Blueberries are delicious fresh, baked, juiced, frozen, blended and dried. They are also one of the healthiest foods you can eat! Blueberries contain more than 14mg of Vitamin C and .8 mg of Vitamin E per cup, and according to data from the USDA Research Centre for Aging, blueberries are one of the fruits with the highest antioxidant activity. Blueberries also contain compounds which promote urinary tract health by preventing infections. These compounds stop bacteria from sticking to the cells that line the walls of the urinary tract, according to researchers at Rutgers University. The pectin content within the fiber of blueberries has also been proven to lower blood cholesterol. No matter how you choose to enjoy them, blueberries should be an important part of your diet!
Blueberries prefer an acidic and loamy position in sun to light shade. They need consistent moisture, but will not tolerate standing water. You may need to build up the blueberry bed with peat or mulch if you have poor drainage. Peat moss, and composted hemlock and fir, are good soil conditioners for the home garden. Avoid manures, they will make the soil alkaline. Take care when cultivating around the roots as they are easily damaged.
Small Space Gardening
Blueberries can live happily on a patio in a container so long as the water requirements are met and some afternoon heat and sun protection can be provided. You can find partially self fertile varieties such as Northsky among others. However, your yield can be dramatically increased if you add another variety that will bloom at the same time. Dwarf or lowbush types can happily live together in a large enough planter with enough room for a bee attracting ground cover such as Sweet Alyssum. In the winter ensure the pots are pulled close to the house or insulated with tarps or other material to prevent them from freezing. Remember, the roots are very susceptible to the freeze-thaw cycle that our winters are famous for when they are exposed in planters.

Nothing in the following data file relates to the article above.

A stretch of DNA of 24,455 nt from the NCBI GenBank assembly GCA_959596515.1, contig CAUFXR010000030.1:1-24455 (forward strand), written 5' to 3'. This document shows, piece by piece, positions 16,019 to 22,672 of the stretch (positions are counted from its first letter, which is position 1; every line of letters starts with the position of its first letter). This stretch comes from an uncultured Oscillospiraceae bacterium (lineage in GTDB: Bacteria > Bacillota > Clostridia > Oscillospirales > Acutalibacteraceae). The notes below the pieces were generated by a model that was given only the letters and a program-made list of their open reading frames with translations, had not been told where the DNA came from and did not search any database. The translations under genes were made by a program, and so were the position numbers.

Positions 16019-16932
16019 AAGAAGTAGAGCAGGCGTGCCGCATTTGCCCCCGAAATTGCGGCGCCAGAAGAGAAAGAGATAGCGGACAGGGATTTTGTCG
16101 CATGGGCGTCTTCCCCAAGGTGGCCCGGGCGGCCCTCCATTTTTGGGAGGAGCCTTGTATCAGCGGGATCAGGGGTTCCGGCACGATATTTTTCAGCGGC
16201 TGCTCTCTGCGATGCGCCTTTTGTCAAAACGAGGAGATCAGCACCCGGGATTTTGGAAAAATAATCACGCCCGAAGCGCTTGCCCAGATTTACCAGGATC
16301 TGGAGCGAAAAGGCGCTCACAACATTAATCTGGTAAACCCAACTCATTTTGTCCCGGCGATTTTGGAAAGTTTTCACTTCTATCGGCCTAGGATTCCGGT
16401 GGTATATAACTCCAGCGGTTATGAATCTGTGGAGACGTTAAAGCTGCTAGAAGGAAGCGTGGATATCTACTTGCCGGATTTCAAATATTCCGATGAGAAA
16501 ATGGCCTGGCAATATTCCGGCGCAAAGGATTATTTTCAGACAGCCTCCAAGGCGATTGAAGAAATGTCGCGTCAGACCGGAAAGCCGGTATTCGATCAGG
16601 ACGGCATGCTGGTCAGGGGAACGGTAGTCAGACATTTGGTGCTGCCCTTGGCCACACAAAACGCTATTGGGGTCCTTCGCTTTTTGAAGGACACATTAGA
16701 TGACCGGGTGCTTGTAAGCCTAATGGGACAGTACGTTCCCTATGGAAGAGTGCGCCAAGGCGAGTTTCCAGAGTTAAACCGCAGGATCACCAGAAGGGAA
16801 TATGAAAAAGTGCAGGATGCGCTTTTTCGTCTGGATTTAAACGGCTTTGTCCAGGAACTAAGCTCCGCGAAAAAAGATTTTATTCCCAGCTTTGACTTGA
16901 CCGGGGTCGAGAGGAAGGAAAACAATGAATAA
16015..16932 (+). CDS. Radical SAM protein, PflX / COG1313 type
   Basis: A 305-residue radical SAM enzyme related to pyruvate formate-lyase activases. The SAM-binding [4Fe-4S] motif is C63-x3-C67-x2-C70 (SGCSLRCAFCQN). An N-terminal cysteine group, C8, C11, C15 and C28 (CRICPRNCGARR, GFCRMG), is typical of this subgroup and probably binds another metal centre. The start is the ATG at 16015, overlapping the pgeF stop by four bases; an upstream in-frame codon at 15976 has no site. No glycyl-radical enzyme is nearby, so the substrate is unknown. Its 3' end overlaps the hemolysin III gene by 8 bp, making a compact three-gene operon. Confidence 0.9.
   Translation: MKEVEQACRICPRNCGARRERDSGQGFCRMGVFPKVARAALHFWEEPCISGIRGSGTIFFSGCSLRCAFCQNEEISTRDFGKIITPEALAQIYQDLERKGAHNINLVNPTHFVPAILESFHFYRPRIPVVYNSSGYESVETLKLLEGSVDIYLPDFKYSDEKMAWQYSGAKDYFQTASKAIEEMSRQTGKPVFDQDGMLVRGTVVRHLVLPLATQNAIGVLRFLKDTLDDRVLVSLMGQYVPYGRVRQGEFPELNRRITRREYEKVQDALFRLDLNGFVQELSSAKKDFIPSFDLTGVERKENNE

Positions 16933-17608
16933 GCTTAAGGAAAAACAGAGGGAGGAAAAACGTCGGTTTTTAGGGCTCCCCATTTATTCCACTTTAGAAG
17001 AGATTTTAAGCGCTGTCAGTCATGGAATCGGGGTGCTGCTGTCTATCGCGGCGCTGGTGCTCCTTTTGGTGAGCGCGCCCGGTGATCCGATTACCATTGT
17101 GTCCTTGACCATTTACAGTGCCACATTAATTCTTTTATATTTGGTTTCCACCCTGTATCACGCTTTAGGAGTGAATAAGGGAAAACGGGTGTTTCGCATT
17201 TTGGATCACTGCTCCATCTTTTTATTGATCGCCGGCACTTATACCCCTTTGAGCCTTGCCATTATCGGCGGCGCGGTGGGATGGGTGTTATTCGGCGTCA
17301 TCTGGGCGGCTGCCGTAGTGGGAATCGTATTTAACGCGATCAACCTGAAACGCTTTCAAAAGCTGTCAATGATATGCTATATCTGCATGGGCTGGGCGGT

Pollination and Fruiting
Most blueberries will produce fruit on their own but plant additional variety for better cross pollination and larger yield.
Blueberries will have two growth spurts. In the spring they will flower on ends of previous season’s growth and these flowers, if pollinated, will become the first crop of blueberries. The second bloom will occur on the ends of the new shoots growing from the base of the plant. These will become your second crop of blueberries.
Encourage pollinating insects such as orchard bees, honey bees, bumble bees, horn faced bees and others by creating insect habitats and by avoiding pesticides. Remember, no bees = no blueberries!
Late winter and spring, you can apply peat, leaf mould, pine needles, organic liquid fertilizer for acid-loving plants, or a mix of sulphate of ammonia, sulphate of potash and bonemeal. You can check with Art's for the recommended rates of application.
For the first 2 or 3 years, remove only dead or damaged branches. After that, remove a few of the older branches each year and replace with some of the new canes. Thin out some of the weaker twigs.
Blueberry season goes from July to September in the Pacific Northwest. The fruit on each variety ripens over a 2-5 week period.
Blueberries can be kept in the fridge for 2-5 days and can also be frozen for later use. One of the best ways to freeze blueberries is to place them on waxed paper on a cookie sheet until frozen, and then pop them into freezer bags.
Article written by Laurelle @ The Urban Fruitery